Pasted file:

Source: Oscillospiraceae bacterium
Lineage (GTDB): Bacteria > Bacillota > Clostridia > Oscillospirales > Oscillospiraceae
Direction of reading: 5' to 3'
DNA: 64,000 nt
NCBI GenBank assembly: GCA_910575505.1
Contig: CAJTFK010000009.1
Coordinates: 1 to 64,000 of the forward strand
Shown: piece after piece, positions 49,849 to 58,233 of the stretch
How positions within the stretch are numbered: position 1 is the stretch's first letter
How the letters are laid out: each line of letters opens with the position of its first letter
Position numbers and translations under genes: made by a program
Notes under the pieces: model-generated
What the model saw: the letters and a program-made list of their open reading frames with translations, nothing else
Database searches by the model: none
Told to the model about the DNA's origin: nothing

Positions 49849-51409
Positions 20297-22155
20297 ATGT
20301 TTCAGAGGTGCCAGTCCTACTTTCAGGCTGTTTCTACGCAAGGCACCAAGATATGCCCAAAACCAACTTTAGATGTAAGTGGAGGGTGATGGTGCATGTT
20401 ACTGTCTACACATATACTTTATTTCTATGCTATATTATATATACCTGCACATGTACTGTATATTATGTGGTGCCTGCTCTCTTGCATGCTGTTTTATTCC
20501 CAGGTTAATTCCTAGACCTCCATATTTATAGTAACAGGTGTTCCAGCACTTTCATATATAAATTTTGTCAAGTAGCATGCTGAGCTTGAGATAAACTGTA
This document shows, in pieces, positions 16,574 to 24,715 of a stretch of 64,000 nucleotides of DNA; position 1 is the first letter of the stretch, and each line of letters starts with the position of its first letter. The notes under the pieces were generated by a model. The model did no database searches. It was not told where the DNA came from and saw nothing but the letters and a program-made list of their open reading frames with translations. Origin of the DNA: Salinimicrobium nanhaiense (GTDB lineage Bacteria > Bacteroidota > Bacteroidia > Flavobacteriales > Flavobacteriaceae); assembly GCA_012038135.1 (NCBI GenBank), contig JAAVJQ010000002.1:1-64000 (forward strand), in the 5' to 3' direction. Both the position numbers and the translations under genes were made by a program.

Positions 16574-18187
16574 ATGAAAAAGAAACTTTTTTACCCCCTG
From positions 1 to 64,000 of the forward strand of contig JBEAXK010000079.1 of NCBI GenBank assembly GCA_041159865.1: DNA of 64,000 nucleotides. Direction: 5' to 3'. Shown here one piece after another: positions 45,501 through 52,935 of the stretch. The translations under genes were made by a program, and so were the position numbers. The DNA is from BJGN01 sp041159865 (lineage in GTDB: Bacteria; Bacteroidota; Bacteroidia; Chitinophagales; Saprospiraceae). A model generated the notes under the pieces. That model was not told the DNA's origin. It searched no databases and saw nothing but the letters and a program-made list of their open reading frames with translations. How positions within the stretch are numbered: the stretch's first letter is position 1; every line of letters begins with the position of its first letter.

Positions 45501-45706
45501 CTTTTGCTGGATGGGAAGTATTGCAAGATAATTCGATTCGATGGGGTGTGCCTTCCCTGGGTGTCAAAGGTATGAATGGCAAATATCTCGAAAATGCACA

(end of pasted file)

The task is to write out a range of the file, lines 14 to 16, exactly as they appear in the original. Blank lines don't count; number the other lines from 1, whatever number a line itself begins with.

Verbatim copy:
Database searches by the model: none
Told to the model about the DNA's origin: nothing

Positions 49849-51409